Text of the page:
The Outside Story
By Meghan McCarthy McPhaul
Several years ago, I was awakened nearly every day of late spring by a recurring — and very loud — bird sound. I say “sound,” rather than “song” because this particular noise was not so melodious as the cheery whistling of the robin or the musical trilling of the hermit thrush. It was more of a short squawk, repeated over and over again. This, I discovered, was the call of a gray catbird (Dumetella carolinensis). Over the years, catbirds have returned each spring to our yard, and I have come to enjoy their sounds — and the antics of these curious and loud birds.
Our yard offers much to attract catbirds, which prefer thickets and dense shrubs for foraging and nesting. There is a copse of old lilac bushes along one edge of the driveway and an unruly stretch of rugosa on the other, and we see many birds of various species darting into and out of the bushes and brambles.
From my summer perch on the front porch, I’ve seen catbirds flit, both morning and evening, from the lilac bushes to the rugosa hedge, and hop through the perennial garden and along the lawn, which comprises mainly clover and other native ground cover. Sometimes a catbird will alight on one of the granite posts nearby and eye me sideways, flicking its long tail before flying off. Other times, it hides amid the foliage of the highbush cranberry and mew-squawks for a long time.
That mewing can sound quite like a cat, which is where the catbird gets its familiar name. It was that sound that first caught my ear. Other catbird calls are described as sounding like “quirt” and a chattering “chek-chek-chek.” It is the catbird’s propensity for singing, however, that I find most impressive.
Gray catbirds are members of the Mimidae family, which also includes mockingbirds and thrashers. The whole family is talented mimics. The catbird’s repertoire includes its species’ own calls and songs, impersonations of other songbirds, and even imitations of frogs and man-made noises. In 2010, Greg Budney, a former audio curator at Cornell’s Macaulay Library, recorded a catbird in California adeptly copying the sounds of more than a dozen other bird species, as well as a tree frog.
As its common name implies, the gray catbird is not the most colorful of birds, and a male’s ability to sing multiple songs may be related to its success in attracting a mate. Both males and females are gray with black caps and tails, and a rufous patch, often hidden, below their tails. Without bright feathers to flaunt, a male catbird may rely on its singing prowess instead. Researchers speculate that a male with a broader singing repertoire is showing females that he’s been around the block — or thicket — a few times and is therefore a good choice of mate. Once he gets a female’s attention, though, he may turn away and raise his tail to show off those chestnut-colored feathers.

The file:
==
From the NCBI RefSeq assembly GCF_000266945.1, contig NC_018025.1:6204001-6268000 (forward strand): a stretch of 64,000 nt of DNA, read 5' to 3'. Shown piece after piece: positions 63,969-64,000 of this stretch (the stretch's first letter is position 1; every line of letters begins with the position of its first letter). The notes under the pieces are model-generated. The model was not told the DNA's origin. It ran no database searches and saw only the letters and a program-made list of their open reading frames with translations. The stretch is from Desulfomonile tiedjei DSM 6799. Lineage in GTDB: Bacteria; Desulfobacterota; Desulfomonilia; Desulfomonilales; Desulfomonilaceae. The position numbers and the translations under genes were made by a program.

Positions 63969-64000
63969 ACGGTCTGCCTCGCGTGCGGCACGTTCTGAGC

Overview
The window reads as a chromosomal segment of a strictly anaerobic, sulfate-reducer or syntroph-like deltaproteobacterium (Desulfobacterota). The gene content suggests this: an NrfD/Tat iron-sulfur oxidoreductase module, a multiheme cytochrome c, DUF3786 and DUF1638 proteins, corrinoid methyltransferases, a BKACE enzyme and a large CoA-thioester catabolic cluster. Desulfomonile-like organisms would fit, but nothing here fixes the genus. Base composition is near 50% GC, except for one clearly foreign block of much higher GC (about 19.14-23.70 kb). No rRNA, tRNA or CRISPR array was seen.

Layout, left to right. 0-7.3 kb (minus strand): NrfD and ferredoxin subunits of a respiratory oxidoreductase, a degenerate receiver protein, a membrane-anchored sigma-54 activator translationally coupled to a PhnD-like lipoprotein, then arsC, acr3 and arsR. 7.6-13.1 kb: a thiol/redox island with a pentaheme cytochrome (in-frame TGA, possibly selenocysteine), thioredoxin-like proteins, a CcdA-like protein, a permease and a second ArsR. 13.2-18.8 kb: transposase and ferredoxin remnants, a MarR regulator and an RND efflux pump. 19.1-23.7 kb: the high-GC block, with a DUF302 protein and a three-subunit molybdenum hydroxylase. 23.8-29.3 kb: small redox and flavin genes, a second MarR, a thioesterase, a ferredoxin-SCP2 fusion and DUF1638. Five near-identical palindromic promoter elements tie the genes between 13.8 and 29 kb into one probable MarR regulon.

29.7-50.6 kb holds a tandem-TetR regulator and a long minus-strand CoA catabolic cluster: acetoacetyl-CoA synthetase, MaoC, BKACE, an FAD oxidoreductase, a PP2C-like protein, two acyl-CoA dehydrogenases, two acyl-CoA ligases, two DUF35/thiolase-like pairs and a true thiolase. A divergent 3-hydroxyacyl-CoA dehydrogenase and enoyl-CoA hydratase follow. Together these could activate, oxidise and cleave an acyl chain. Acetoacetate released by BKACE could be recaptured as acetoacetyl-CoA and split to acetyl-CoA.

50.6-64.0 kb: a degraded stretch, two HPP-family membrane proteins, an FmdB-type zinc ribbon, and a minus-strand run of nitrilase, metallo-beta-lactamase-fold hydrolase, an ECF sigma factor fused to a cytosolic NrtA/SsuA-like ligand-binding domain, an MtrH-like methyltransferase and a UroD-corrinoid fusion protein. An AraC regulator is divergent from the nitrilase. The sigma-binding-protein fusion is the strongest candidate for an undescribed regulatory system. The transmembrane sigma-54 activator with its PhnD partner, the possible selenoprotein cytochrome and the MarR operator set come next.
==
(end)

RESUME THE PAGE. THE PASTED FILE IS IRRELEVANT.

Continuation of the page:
After a male has established a territory and attracted a mate, the pair finds a nesting site, typically within the protection of tangled vegetation, dense foliage, or briars. (The birds’ genus name — Dumetella — means “little thicket.”) The female takes charge of nest-building, piecing together a bulky cup from twigs, grasses, and leaves and lining this with softer materials such as hair and pine needles. She lays a brood of about four greenish-blue eggs, which she’ll incubate for just shy of two weeks. A mother catbird will examine her first-laid egg carefully and take notice if brown-headed cowbirds, notorious nest parasites, try to leave their eggs in the mix. The parent catbirds will puncture and remove unfamiliar eggs from the nest. Both parents feed the nestlings a diet of insects until they fledge, about 10 days after hatching.
Adult catbirds are omnivorous, consuming beetles, caterpillars, grasshoppers, spiders, and other invertebrates, as well as various fruits and berries, with cherries, elderberries, and blackberries among the favorite menu items.
Gray catbirds breed throughout the eastern and midwestern United States and winter as far south as Central America. Banding records of the species suggest that the catbirds I see in my yard likely spend winters in Florida or on a Caribbean island. Those records also indicate that catbirds often return year after year to the same breeding grounds. Perhaps, then, the mewling male bird that flits and hops about my yard this summer may be the same one who woke me up each morning several springs ago.
Meghan McCarthy McPhaul is assistant editor for Northern Woodlands. The illustration for this column is by Adelaide Murphy Tyrol.
The Outside Story is assigned and edited by Northern Woodlands magazine and sponsored by the Wellborn Ecology Fund of the New Hampshire Charitable Foundation.